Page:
Californians to watch in 2014: Board of Education President Michael Kirst tries to shepherd complex school-funding overhaul to reality

December 28, 2013

Michael Kirst will mark a half-century in the education policy trenches next year, an anniversary that coincides with major decisions on a landmark school-finance plan he crafted, sold to Gov. Jerry Brown, and now is trying to bring to fruition as president of the California State Board of Education.
Kirst has overseen the process of trying to carry out the Local Control Funding Formula, which revamps the state’s convoluted system of distributing money across its 6.2 million-student school system. But a first draft of regulations was panned by critics and exposed a deep rift about how the formula’s extra money for the neediest students should be allocated.

The formula is the culmination of a career in education that began in 1964 when Kirst, fresh out of Harvard University with a doctorate in political economy and government, joined the then-U.S. Bureau of the Budget (now known as the Office of Management and Budget). He administered federal categorical programs, part of Lyndon Johnson’s Great Society agenda.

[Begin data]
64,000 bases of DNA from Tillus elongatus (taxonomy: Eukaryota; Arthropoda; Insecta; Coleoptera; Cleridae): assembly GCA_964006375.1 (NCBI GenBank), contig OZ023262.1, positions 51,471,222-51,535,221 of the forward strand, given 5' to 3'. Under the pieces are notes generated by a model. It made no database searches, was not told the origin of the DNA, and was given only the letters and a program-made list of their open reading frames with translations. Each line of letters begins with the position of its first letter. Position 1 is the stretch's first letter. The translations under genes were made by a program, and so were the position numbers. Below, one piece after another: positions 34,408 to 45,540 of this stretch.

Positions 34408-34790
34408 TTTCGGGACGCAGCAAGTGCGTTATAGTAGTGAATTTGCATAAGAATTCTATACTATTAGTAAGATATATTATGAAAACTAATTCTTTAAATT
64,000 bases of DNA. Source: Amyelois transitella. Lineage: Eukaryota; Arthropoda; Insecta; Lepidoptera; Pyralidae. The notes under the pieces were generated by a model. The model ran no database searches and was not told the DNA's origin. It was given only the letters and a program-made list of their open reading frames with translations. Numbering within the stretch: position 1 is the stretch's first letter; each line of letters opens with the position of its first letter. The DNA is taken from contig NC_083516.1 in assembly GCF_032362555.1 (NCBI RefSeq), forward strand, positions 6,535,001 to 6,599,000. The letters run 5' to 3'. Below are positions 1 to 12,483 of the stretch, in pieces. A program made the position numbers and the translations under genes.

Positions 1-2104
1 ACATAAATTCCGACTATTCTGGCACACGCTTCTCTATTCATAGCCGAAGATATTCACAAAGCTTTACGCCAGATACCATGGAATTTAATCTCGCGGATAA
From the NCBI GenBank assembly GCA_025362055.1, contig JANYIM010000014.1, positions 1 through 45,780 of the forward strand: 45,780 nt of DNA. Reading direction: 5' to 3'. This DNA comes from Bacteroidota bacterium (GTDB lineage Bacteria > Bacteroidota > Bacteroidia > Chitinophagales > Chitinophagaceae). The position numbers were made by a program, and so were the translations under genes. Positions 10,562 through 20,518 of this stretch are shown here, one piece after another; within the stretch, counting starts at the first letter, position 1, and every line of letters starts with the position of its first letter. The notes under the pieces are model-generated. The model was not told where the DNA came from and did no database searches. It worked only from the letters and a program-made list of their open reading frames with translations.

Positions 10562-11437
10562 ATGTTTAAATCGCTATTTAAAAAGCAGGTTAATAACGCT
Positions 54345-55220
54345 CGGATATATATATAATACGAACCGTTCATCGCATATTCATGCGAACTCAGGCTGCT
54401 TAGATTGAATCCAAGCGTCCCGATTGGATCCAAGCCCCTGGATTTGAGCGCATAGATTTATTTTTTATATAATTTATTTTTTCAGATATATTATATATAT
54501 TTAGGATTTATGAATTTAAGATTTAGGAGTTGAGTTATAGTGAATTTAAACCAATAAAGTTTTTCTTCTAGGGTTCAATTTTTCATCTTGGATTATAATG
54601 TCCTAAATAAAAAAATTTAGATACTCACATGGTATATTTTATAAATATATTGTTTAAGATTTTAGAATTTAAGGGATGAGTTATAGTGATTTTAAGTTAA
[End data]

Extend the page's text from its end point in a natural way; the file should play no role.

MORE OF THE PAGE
Kirst decamped for Stanford in 1969, shifting his focus from federal finance to state finance. In the mid-1970s, a mutual acquaintance introduced Kirst to Brown when Brown, making his first run for governor, needed to get up to speed about school finances after the California Supreme Court rejected the state’s school-funding system in its Serrano v. Priest decision.

“People ask me, what’s the difference now? Well, at 35 years old, we thought we had more answers than we do at 75. You realize how complex this is,” Kirst said.

In recent weeks, Kirst, a professor emeritus at Stanford University, has spent hours on the phone and in meetings with representatives of the various interests in the funding formula dispute. They fall broadly into two camps: district officials and teacher unions seeking maximum local flexibility in how the extra money is spent, and civil rights organizations and business-backed groups that say the state needs to have a central role in the money’s use.